Brief Fact Summary.
Defendant moored its steamship to plaintiff’s dock during a storm. The force of the storm caused the steamship to repeatedly slam against the dock, resulting in its damage. Plaintiff sued to recover for the damages inflicted by defendant’s steamship.
Synopsis of Rule of Law.
A partial privilege exists to trespass or destroy the property of another if it appears reasonably necessary to avoid the imminent threat to person or property and the action taken is reasonable under the circumstances.
Lake Erie Transp. Co. moored its steamship to R.C. Vincent’s dock to unload cargo. A violent storm was brewing while the cargo was being unloaded. The severity of the storm made it too hazardous for a vessel to venture out into the ocean. The steamship remained moored to Vincent’s dock during the storm. If the lines holding the steamship had been cast away, then the steamship undoubtedly would have drifted off into the ocean. The storm finally abated two days later. The force of the storm had caused the steamship to strike against Vincent’s dock with such force that it caused considerable damage. Vincent sued Lake Erie Transp. Co for the damage inflicted to his dock.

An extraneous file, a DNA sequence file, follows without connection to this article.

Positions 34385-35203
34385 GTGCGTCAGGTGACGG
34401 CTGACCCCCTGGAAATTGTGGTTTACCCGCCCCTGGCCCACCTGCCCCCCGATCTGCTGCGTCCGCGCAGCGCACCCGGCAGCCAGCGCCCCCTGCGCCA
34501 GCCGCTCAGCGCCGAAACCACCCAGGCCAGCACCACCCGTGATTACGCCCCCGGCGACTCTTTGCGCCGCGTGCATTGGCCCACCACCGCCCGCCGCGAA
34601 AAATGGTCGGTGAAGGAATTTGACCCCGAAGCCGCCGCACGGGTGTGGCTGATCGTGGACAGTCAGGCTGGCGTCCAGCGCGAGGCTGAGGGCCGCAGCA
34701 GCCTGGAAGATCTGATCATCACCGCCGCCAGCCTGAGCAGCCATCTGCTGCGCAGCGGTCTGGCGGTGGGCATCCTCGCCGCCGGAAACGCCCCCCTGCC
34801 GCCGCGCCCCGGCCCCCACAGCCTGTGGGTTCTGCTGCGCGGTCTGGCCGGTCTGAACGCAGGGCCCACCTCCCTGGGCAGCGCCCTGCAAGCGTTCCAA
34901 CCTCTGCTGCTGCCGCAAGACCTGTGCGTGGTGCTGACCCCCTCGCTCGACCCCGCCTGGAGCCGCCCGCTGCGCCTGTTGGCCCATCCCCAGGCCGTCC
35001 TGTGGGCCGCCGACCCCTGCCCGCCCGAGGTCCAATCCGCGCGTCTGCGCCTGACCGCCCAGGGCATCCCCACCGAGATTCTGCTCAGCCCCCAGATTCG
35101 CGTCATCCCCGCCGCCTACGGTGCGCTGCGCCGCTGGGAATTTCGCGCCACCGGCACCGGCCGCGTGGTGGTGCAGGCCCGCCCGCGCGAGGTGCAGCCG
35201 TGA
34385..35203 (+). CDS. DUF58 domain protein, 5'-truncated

Is a steamship owner liable for the damage caused to personal property when he had to moor his ship to a private dock because of a violent storm?
Yes. It was an exercise of good judgment and prudent seamanship to keep the steamship moored to the dock during the storm. The defendant is precluded from liability for trespass. However, because the defendant purposefully availed itself to the benefit of the plaintiff’s property, the plaintiff is entitled to damages. The order of the trial court is affirmed.
The injury to Vincent’s property can be attributed to “an act of God” as opposed to a wrongful act by Lake Erie Transp. Co. Prudence and good seamanship rendered it necessary to keep the steamship moored to the dock during the violent storm. Even if the steamship had entered the harbor during the storm, then it was possible that the ship could have been thrown against the dock and inflicted even more damage. In a similar case, Ploof v. Putnam, the defendant moored his ship to a private dock due to the weather. There, the defendant was not guilty of trespass, but he was still responsible for the damages inflicted to the plaintiff’s dock. Along the same vein, Lake Erie Transp. Co. is precluded from liability for trespassing upon Vincent’s property. However, Lake Erie Transp. Co. must still compensate Vincent for the damage inflicted upon the dock. While Lake Erie Transp. Co. was privileged to remain moored to the dock, the privilege does not prevent the injured property owner from recovering damages.